Interrogating life seems rather an insurmountable challenge to embark upon. One which comes with no guidebook or answer sheet to fall upon in defeat. Biologists, astronomists, physicists, theologists- there exists a whole array of expert-“isms,” all interrogating life professionally on a daily basis, probing for a definitive understanding of life for mankind.
In 1927, the art critic Maurice Raynal appended this array with Marc Chagall. “Chagall interrogates life in the light of a refined, anxious, childlike sensibility, a slightly romantic temperament … a blend of sadness and gaiety characteristic of a grave view of life.”
Standing amongst Chagall’s paintings, ablaze with their kaleidoscopic, jumbled worlds, deciphering the fruits of this interrogation is no straightforward affair. In their cosmic disorder, they defy all limits of gravity, geometry and essentially, of reality. Yet, Chagall ardently believed that his works revealed nothing but the purest of reality. “All our interior world is reality-and that perhaps more so than our apparent world. To call everything that appears illogical, ‘fantasy,’ fairy tale, or chimera would be practically to admit not understanding nature.”
Chagall’s conviction in the validity of this interior world is vital to his works, as he struggled to unite it with what he saw around him. Memories, his rural hometown, childhood traditions and Jewish folklore all strive to exist in the face of Paris’s fast-paced modernity.”Paris Through The Window” (1913) and “Painter at the Easel” (1914) both show the distinct separation yet irrevocable interaction of these two worlds. They represent a schism in Chagall’s very existence – an inescapable split in both loyalties and identities.
At the heart of Paris, both figures sit isolated from the thriving city, absorbed in thoughts and memories while the external lingers faintly through the distant window. It’s as though Sylvia Plath transcribed these very paintings into words when she wrote in 1963 “The city hung in my window, flat as a poster, glittering and blinking, but it might just as well not have been there at all, for all the good it did me.” Trapped inside the airless “bell jar,” her protagonist’s perspective becomes so distorted that she is no longer able to connect with the physical world around her.
Caught between these two opposing worlds, unable to fully devote themselves to either, Chagall’s characters recoil from the organised reality surrounding them, searching instead for a purer truth. While this may evoke spirituality or religion of some sort, Chagall denounces the possibility of achieving this through a life defined by faith and prayer. “Jew At Prayer” (1912/13) shows a practicing Jew bent over the Tanakh in ritual. Yet, the face quickly becomes distorted to the viewer, as the eye of the worshipping face morphs into a grinning mouth and its right cheek blends into the dark cosmos, searching for meaning independent of the scripture.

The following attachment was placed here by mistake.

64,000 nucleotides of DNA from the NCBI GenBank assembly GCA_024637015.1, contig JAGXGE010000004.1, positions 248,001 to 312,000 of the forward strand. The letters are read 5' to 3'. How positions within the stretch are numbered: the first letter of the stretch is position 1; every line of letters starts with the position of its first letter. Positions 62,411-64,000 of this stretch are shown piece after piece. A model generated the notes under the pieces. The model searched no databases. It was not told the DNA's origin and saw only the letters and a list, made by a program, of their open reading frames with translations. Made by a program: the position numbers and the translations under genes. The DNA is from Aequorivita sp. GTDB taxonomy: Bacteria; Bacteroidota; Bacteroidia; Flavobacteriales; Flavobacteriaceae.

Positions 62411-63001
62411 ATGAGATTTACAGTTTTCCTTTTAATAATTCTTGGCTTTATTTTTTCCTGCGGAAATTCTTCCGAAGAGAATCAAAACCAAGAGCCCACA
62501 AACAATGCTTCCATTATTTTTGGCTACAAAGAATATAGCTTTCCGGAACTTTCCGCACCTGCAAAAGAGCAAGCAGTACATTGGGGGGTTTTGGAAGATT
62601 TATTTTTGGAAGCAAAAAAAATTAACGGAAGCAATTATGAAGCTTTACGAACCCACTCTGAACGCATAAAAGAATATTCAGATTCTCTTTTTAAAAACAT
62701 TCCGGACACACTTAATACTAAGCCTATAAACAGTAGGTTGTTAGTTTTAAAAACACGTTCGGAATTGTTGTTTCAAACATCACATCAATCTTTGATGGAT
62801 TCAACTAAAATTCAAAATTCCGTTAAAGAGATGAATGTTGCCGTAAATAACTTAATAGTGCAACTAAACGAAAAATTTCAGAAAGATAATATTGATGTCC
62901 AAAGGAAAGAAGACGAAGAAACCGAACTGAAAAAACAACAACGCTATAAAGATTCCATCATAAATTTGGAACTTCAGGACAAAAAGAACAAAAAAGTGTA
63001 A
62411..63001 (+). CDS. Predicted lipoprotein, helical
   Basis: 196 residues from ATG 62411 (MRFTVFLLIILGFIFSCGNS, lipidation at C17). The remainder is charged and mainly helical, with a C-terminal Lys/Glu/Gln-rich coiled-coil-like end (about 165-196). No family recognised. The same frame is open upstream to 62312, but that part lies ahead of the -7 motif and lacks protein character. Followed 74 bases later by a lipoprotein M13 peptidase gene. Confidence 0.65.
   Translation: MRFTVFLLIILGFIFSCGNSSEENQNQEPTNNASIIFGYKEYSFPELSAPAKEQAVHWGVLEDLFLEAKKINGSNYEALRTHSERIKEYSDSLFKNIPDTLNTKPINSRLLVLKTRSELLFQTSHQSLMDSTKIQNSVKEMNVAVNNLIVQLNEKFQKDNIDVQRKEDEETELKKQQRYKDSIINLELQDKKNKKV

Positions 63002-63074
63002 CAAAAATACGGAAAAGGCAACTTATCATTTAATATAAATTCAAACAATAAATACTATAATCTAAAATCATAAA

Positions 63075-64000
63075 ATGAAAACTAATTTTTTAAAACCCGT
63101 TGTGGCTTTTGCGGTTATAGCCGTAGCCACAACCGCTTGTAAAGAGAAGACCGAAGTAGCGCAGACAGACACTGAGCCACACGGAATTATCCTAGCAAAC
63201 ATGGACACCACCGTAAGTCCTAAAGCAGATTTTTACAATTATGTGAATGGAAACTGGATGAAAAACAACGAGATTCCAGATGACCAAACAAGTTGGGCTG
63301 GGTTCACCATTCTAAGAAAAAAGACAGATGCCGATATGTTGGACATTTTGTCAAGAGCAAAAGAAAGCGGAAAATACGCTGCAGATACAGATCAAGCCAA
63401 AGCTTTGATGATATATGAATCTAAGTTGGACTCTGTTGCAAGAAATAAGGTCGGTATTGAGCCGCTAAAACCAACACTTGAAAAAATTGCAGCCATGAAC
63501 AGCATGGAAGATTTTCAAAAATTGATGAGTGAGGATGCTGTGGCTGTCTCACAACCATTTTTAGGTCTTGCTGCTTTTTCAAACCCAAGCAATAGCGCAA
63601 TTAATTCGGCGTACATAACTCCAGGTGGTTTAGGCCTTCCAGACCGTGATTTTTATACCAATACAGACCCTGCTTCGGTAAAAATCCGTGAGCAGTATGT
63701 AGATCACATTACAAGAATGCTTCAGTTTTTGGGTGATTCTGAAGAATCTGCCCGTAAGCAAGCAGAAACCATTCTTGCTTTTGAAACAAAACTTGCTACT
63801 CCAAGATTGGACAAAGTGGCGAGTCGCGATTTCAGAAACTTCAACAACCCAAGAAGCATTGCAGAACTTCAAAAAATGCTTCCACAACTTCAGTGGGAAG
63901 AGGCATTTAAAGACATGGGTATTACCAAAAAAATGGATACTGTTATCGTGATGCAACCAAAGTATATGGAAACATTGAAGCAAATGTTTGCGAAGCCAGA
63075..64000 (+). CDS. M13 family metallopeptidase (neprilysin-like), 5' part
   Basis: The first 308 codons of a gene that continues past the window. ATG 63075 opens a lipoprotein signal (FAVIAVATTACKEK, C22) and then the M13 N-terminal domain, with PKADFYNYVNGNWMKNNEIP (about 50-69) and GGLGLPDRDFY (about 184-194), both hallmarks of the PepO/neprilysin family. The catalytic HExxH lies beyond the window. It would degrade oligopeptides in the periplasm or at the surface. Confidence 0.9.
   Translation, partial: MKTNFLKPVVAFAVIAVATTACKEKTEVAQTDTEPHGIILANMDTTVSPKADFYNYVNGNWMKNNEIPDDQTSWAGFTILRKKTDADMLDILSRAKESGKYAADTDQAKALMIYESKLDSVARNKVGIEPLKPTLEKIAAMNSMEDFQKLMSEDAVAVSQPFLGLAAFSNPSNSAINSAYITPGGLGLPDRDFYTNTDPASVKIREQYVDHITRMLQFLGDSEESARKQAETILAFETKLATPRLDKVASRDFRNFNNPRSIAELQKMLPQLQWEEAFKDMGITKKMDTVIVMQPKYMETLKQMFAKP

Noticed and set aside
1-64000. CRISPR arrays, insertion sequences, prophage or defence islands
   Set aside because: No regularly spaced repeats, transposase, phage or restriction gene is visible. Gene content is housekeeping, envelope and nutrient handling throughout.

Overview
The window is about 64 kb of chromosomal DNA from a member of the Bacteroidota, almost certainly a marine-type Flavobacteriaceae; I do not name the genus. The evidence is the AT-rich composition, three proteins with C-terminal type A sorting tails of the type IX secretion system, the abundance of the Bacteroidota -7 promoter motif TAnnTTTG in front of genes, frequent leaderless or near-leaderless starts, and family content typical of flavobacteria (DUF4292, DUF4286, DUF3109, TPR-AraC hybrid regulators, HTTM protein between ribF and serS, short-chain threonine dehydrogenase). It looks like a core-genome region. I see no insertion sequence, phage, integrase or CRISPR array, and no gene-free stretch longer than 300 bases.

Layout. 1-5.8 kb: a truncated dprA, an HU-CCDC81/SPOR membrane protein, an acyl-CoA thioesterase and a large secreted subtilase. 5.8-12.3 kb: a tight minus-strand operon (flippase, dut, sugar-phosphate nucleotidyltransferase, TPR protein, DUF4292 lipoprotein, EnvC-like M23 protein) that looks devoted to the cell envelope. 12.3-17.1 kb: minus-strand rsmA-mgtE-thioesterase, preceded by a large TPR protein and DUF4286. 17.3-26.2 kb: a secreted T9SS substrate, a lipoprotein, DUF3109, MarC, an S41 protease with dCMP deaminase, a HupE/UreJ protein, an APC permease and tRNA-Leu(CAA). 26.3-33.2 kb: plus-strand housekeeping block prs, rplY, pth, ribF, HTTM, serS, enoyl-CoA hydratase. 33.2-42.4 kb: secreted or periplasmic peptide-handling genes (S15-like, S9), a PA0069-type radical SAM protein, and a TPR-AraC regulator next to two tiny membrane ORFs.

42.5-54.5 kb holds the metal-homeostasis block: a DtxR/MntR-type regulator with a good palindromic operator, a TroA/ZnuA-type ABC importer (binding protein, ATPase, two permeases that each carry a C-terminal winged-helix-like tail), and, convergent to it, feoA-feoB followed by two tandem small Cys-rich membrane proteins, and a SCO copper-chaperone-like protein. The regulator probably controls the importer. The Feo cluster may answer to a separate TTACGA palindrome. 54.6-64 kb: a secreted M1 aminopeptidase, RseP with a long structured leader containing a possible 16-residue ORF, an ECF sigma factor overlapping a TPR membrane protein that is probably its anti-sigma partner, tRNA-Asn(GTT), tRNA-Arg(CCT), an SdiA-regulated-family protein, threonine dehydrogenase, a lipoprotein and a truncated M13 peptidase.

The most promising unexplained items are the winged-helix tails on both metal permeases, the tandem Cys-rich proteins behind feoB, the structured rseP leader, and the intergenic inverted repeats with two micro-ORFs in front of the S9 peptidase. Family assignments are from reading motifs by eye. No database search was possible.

“Anywhere Out Of The World” (1915) expands this idea of transcending these established forms of existence and identity, as the figure’s mind is literally detached from the rest of his body, floating away into the air. “The Painter To The Moon” (1917) and “Man WIth Head Thrown Back” (1919) embrace this as the characters turn away completely from the world beneath their feet to peer up at the sky with awe and longing.
“The stars were my best friends. The air was full of legends and phantoms, full of mythical and fair-tale creatures, which suddenly flew away over the roof, so that one was at one with the firmament.”
The “Modern Masters” exhibition lays out Chagall’s progress through early life, a young man affected deeply by the absurd dualism of existence, caught between two worlds – geographically, spiritually, emotionally. To me, it’s the story of many. Breaking free from the familiarity of his childhood, he moves into the unknown, quenching his thirst for understanding, feeding greedily on the grass that seems so lush and green. Yet rather than becoming clearer, an ever mounting catalogue of experiences and realisations yields confusion. A cluttered city and a cluttered mind. He depicts the pivotal moment at which he begins to search for meaning somewhere deeper – probing for something unique and exclusive to himself, something only he can truly know. Chagall interrogates his own life, presenting to us his most personal interpretation in all its pain and beauty. And it’s story to which we can all relate.
“I don’t think there is any truth. There are only points of view. ”
― Allen Ginsberg
This work is licensed under a Creative Commons Attribution-NonCommercial-NoDerivatives 4.0 International License.